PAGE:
The European Commission has officially authorized insect-based protein for aquaculture feed, with the regulation text to come into effect on July 1.
European Union regulations will now allow insect protein to be fed to farmed fish, but at least one company says the European Commission should act to allow safe and sustainable insect-based feedstock to be used in the pork and poultry industries.
“We welcome the European Commission’s official ruling on this important reform for the aquaculture industry,” said nextProtein co-founder and Chief Operating Officer Syrine Chaalala. “With the vast majority of farmed fish relying on fishmeal and the depletion of our marine ecosystems, insect-based proteins offer the aquaculture industry a more sustainable way to ensure fish for human consumption.”
NextProtein, a French-Tunisian agritech startup, said “more must be done to ensure outdated regulations do not slow progress in such a vital field of sustainable agriculture.”
“What must now be a priority is ensuring outdated regulations are amended to ensure safe and sustainable insect proteins can be used in the poultry and pork industries,” said nextProtein co-founder and CEO Mohamed Gastli said. “Insect proteins are one of the most abundant sources of alternative proteins but until now the legal framework covering insect proteins needs has yet to fully catch up to the future of what businesses like ours can offer to modern agriculture.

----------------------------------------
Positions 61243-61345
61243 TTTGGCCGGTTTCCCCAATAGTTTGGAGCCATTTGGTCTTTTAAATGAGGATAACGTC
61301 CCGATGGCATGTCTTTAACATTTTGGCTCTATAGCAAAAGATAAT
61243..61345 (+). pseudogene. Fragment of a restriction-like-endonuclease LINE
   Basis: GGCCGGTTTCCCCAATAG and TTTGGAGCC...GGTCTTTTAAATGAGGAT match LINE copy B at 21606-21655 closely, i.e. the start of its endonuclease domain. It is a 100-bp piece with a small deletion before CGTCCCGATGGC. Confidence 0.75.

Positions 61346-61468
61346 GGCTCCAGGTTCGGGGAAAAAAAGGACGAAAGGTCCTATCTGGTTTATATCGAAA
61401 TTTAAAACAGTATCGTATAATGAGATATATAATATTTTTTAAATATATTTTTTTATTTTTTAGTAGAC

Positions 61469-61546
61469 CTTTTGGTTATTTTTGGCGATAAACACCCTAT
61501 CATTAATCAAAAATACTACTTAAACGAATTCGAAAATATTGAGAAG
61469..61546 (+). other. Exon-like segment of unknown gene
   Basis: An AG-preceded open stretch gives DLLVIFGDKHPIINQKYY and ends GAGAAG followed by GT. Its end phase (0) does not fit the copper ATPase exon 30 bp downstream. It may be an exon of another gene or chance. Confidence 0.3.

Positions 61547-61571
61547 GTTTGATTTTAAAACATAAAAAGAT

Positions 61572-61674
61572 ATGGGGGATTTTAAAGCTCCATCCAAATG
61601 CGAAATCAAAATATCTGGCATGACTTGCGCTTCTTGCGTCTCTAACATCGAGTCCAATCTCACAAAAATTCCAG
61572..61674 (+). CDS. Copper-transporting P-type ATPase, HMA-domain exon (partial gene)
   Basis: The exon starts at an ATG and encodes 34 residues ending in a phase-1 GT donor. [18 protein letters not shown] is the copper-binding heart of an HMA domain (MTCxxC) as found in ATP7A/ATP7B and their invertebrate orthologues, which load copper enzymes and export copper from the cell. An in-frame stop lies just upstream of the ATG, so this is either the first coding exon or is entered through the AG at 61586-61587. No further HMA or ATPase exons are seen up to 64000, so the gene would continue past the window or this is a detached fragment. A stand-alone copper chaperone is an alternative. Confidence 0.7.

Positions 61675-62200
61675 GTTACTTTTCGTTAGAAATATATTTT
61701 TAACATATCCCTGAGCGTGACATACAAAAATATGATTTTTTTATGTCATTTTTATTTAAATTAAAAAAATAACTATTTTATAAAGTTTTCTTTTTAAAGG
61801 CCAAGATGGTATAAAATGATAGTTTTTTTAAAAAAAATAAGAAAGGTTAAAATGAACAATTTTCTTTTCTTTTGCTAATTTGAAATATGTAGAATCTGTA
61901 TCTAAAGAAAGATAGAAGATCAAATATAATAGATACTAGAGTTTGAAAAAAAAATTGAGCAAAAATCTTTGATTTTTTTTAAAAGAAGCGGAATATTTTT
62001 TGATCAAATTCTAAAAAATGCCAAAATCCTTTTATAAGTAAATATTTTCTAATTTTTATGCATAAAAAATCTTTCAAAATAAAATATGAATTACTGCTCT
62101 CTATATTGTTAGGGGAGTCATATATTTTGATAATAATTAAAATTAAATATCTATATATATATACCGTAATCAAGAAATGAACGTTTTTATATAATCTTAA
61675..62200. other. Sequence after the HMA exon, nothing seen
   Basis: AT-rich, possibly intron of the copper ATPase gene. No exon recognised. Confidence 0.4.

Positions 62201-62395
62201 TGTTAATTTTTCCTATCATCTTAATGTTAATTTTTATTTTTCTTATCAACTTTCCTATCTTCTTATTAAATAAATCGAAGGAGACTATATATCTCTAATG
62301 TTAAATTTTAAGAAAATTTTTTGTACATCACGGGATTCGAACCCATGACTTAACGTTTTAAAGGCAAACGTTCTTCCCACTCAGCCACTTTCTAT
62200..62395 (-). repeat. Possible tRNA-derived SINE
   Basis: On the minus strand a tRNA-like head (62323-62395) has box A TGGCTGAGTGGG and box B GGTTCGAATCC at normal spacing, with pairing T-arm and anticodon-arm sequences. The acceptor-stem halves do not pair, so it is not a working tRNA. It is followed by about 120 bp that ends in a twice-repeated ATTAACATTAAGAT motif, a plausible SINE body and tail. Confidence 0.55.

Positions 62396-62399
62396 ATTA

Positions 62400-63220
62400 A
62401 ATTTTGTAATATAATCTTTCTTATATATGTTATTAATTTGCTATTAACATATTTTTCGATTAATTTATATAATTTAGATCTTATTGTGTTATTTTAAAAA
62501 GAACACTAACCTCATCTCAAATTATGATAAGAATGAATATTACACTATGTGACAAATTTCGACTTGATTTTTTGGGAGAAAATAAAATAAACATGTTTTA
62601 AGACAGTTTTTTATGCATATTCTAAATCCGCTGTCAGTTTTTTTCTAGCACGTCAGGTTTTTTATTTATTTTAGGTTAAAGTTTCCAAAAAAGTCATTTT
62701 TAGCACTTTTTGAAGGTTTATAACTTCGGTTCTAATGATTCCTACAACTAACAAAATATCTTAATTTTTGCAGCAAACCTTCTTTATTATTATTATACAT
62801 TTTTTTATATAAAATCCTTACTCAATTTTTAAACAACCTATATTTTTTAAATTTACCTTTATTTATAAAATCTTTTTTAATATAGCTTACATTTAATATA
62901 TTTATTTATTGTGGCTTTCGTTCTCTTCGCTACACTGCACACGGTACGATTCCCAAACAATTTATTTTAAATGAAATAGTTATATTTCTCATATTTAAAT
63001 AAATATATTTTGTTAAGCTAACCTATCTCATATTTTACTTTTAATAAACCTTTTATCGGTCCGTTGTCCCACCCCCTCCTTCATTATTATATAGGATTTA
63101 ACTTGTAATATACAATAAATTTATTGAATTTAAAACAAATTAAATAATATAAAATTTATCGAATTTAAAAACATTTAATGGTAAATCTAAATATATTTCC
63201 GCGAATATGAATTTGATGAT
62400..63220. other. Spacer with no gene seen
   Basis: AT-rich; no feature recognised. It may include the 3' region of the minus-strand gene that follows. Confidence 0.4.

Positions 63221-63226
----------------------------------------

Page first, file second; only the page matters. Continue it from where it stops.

“We now need the European Commission to amend regulations to include the poultry and pork industries and ensure safe and sustainable insect proteins, which are created using significantly less land, water and energy resources, with less greenhouse gas emissions.”
The European Food Safety Authority in 2015 published a risk profile on the use of insects as human food and animal feed, addressing and comparing various potential hazards. It noted that risks would very much depend on production methods, substrate, life cycle stage at harvesting, species and methods used for processing.